So a gate isnâ€™t going to keep someone out thatâ€™s committed themselves to getting in, but itâ€™ll be a deterrent to the passers by that want to bother you.
Other reasons? I park my car inside the gated area (yet still outside) so I add some security there. I have furniture on my patio that is much more secure due to the gate. I have a daughter thatâ€™ll soon play outside and I like the idea of her not being able to run out to the street. If I had a dog I could let them run around without bothering anyone walking by or running into the street.
There are several legit reasons for a gate. The least of which is a means to make your house impossible to access.” [Cody, commenting on A Preview of a $110K Modest Mod]
COMMENT OF THE DAY: WHAT’S IN THAT WONTON? “. . . The gates these days on apartment complexes are an elaborate way to keep the Chinese restaurant menus off the door handles. However, the Chinese restaurants are getting more crafty, employing some Ninja tactics and Trojan Horse ploys. The war goes on.” [commonsense, commenting on Hanover Reaping More Rice Village Property, Garden Gate Shutting]
COMMENT OF THE DAY: INSTALLING THE SAGO PALM HOME SECURITY SYSTEM “But I guarantee that a burglar will bypass your house if you have the palms near windows. They do not want to get stuck anymore than you do.
Granted, it will be more difficult to clean the windows, but Iâ€™ll take that any day.” [PYEWACKET2, commenting on Daily Demolition Report: Against Law]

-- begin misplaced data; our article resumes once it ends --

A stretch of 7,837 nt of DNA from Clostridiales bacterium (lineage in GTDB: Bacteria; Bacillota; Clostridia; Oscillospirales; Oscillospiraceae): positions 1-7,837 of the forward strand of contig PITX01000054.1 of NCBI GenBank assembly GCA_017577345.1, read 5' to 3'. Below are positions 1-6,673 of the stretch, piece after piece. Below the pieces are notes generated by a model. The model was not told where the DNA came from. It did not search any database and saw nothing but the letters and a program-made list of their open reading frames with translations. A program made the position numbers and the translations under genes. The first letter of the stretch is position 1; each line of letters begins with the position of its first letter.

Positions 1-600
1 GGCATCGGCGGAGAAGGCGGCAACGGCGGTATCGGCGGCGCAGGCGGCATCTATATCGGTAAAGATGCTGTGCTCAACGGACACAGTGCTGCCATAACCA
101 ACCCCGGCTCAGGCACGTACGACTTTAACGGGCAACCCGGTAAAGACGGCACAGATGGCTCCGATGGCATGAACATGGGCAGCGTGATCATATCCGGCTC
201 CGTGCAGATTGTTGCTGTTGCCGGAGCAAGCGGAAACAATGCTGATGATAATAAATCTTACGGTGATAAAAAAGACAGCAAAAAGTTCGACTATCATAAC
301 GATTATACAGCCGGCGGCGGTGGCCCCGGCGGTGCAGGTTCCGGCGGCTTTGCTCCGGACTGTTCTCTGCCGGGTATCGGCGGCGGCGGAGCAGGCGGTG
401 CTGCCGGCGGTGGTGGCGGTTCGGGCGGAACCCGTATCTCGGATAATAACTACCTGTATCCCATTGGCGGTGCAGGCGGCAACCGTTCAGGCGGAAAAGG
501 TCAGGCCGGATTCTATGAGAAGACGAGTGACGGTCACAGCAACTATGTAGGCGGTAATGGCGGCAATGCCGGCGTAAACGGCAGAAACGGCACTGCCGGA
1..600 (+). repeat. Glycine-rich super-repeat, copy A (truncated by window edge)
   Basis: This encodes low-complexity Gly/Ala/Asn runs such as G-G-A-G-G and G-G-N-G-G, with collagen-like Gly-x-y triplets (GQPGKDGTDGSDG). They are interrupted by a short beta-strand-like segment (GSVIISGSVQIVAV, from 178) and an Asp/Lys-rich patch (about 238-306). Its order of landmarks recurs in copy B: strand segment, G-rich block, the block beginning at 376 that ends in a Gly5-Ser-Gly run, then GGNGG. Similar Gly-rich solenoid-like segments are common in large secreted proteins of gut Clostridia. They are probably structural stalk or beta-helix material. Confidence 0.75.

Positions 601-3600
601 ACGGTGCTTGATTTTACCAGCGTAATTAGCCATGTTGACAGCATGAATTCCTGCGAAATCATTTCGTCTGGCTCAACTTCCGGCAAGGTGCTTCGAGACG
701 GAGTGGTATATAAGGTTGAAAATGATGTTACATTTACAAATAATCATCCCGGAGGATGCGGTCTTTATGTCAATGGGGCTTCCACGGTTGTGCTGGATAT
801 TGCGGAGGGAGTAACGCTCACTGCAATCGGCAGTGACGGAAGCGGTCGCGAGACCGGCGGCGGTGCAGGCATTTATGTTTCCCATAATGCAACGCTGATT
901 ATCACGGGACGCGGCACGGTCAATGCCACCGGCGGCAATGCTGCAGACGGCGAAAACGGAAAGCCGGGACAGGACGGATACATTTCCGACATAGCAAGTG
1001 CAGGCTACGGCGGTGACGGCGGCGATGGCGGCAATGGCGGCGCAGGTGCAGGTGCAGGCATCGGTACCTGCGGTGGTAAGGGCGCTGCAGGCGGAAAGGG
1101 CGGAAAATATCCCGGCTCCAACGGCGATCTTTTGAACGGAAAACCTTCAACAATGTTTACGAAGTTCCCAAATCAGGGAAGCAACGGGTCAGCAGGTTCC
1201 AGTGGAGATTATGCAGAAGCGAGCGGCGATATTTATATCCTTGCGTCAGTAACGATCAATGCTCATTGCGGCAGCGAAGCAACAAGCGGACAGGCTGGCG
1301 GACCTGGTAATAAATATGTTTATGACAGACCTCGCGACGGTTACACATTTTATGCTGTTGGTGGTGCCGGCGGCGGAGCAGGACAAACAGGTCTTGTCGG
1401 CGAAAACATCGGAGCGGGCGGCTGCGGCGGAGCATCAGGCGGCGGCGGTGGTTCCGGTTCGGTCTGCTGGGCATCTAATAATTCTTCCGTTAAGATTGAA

The man seen above crawling back onto the back porch of a North Montrose bungalow with a pillowcase full of electronics and jewelry in hand is 29-year-old Steven Groucho Hicks, the Houston Police Dept. now believes. According to a KHOU report, Hicks was arrested yesterday and charged with burglarizing the home by crawling through its doggie door. An extensive gallery of photos documenting the burglary was posted to Flickr last month, retrieved from a surveillance camera the homeowner had installed after learning of similar episodes in the neighborhood.
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Note: Two updates below.
A North Montrose family found itself enriched Wednesday by a treasure trove of photos showing the burglar who had been stalking their back porch — and impoverished by the iPad, camera, and jewelry the man nabbed from his home, stuffed into a pillowcase. The surveillance pics gathered from the incident near West Gray and Montrose Blvd. are now on display in this Flickr account. They show remarkably clear images of the neighborhood’s new doggie-door burglar — nicknamed “the Ghost” because no one had caught a glimpse of him during similar incident last week — pacing back and forth in the back yard, talking on a mobile phone to an accomplice who was apparently acting as a lookout. The culprit “spent 10 minutes casing the back yard and 4 minutes inside the house,” the victim tells Swamplot.